Paper Weight

What is the heaviest thing you can pick up by using your thumb and finger? Paper, a hairbrush, the dog’s leash, and even a book (if it isn’t too heavy) are things you can lift this way.

If you use your entire hand, though, you can pick up things that weigh even more. And if you use both hands, you can lift even more weight, right? Do you know why this is so?

You can pick up more weight with two hands than you can with two fingers because of weight distribution. The weight of the object you are picking up is distributed or stretched across the size of whatever you are using to pick it up (2 hands, 1 hand or 2 fingers).

Weight distribution works with other things, too. It even works with paper. Yes, if the weight distribution of the paper is correct, a single piece of paper can hold up a book that weighs many times more than the paper does.

If you don’t believe that, you will change your mind after doing the following experiment.

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  • 3 sheets of paper (the paper you use in a printer or construction paperwork just fine)
  • Tape
  • Scale (optional)
  • Kitchen table or desktop
  • Magazine
  • CD or DVD case
  • Book (paperback or hardback off your bookshelf is fine)
  • Pencil and paper to write on (optional)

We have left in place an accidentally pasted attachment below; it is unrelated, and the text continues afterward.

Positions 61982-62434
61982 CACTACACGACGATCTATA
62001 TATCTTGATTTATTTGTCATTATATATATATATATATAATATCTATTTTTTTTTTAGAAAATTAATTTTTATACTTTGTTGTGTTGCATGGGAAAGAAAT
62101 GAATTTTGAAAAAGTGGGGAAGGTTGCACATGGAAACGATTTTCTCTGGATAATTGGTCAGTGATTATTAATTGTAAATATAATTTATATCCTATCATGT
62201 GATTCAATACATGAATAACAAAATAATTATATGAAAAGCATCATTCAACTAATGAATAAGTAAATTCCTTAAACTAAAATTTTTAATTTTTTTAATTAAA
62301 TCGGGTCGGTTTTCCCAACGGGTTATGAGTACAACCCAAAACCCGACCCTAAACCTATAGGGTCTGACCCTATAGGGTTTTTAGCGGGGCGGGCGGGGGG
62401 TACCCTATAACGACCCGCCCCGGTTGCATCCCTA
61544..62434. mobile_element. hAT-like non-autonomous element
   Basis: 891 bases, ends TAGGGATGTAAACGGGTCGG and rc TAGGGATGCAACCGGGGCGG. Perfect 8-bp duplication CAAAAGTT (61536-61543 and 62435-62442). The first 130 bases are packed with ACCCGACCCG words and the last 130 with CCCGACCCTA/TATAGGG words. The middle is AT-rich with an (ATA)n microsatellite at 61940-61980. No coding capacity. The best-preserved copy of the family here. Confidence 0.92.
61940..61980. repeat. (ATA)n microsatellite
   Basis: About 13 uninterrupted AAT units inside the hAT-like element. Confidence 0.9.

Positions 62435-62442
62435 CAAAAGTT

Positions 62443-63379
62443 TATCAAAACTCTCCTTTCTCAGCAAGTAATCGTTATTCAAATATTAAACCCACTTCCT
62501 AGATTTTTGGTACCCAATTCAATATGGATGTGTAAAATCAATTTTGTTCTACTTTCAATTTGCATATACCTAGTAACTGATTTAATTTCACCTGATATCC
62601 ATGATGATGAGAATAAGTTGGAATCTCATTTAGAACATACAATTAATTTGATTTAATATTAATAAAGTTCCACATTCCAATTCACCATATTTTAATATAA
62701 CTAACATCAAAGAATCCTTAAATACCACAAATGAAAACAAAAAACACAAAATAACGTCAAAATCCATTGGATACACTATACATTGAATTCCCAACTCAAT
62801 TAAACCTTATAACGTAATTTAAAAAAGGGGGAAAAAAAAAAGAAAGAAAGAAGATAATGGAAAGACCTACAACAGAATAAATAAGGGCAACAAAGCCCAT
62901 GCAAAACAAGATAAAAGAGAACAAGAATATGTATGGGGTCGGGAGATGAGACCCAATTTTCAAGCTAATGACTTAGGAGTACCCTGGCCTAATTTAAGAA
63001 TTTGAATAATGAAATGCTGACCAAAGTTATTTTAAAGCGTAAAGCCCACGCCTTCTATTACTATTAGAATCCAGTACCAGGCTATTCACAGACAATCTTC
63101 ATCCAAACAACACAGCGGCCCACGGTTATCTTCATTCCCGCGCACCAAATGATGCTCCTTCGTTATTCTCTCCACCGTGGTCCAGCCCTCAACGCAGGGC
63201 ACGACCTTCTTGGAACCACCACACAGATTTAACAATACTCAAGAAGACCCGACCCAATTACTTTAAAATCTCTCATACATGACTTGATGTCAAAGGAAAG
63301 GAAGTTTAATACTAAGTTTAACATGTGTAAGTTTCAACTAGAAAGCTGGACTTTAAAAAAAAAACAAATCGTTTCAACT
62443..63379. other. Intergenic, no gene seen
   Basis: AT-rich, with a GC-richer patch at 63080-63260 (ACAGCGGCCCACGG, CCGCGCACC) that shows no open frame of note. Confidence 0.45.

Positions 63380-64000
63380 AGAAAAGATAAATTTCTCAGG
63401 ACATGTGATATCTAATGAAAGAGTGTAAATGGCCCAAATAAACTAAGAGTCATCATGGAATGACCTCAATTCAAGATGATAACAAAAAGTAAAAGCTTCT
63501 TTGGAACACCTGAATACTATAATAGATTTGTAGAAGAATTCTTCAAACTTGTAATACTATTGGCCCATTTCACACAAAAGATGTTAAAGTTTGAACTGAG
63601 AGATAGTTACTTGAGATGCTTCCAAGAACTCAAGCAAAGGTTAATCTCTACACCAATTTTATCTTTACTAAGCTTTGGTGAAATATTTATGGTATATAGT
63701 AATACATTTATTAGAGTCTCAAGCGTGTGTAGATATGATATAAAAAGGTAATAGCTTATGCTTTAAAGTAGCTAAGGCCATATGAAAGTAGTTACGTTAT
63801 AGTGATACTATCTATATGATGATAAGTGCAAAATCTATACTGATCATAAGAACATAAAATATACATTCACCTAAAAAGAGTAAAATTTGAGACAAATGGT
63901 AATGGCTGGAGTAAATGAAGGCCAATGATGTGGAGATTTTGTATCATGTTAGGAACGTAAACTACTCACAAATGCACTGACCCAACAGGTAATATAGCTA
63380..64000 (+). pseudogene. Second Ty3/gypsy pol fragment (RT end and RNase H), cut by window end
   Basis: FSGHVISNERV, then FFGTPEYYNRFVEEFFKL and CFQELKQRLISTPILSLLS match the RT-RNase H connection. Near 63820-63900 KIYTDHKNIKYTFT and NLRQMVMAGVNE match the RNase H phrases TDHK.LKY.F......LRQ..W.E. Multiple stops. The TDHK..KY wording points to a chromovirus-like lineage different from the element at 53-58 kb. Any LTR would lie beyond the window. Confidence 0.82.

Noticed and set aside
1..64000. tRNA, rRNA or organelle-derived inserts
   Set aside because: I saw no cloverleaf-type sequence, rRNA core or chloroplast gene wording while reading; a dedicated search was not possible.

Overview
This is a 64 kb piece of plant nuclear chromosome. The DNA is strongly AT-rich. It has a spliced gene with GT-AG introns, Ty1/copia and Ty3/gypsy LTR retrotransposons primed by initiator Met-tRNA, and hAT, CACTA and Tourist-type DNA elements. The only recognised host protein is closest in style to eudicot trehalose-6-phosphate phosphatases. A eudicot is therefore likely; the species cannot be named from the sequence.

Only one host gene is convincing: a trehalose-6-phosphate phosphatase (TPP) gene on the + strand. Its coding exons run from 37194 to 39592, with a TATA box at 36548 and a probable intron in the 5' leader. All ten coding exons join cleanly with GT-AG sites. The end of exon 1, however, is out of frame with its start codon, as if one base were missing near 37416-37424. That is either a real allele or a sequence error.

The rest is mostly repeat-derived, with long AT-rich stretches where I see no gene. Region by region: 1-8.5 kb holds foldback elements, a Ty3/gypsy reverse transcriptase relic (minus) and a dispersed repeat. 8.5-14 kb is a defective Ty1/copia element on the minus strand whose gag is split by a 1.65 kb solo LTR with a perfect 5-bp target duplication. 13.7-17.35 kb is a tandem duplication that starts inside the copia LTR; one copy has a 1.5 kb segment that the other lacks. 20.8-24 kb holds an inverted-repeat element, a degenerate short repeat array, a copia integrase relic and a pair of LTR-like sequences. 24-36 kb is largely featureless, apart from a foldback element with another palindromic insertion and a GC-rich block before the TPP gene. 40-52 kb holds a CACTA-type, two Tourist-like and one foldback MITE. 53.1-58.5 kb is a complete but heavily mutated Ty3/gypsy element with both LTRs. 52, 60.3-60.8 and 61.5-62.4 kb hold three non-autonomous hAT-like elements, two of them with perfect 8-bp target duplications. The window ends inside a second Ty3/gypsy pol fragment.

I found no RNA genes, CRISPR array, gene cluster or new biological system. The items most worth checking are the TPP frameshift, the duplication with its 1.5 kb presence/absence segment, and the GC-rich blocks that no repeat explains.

• If using a scale in this experiment, weigh the magazine, CD, or DVD case and the book.
    • Write down how much each item weighs.
    • Stand one piece of paper on your table or desk—holding it upright.
    • Try to balance the magazine, the case, and the book on the edge of the paper (one item at a time, of course).
    • Roll one piece of paper into a tube shape about as big around as the cardboard tube paper towels and wrapping paper come on. Tape the edges so it does not unroll.

NOTE: Roll the paper from the longest side.

  • Try to balance each of the items on top of the tube one at a time.
  • Fold another sheet of paper in half to make a tent.
  • Stand it so that the fold is on top.
  • Try to balance each of the items on the fold.
  • Adjust the tent so that the fold is on the side—as if you are opening a birthday card.
  • Try to balance each of the items on the paper.

NOTE: You may need to adjust how wide the tent is open to fit the size of the item you are trying to balance.

  • Take the remaining piece of paper and form another tube.
  • Stand the paper tubes side by side.
  • Balance the magazine on top of both tubes.
  • Add the CD or DVD case.
  • Now add the book.
  • Repeat steps 4, 5, and 6 using the same objects, your first finger, and then the palm of your hand.


The paper weighs the same whether it is flat, rolled or folded, but by rearranging how the weight of the paper is distributed, the paper can hold or support more than its own weight.


  • Repeat the experiment using different items.
  • Repeat the experiment folding the paper into different shapes.
  • Make several paper tubes and build a pyramid from the tubes and magazines or books.


  • Plants are safe and natural ways to dye fabric and make paint.
  • Changing the weight distribution of something changes its strength.
  • The weight of an item does not always have to be less than the item is resting on.
  • Changes sometimes make the impossible possible.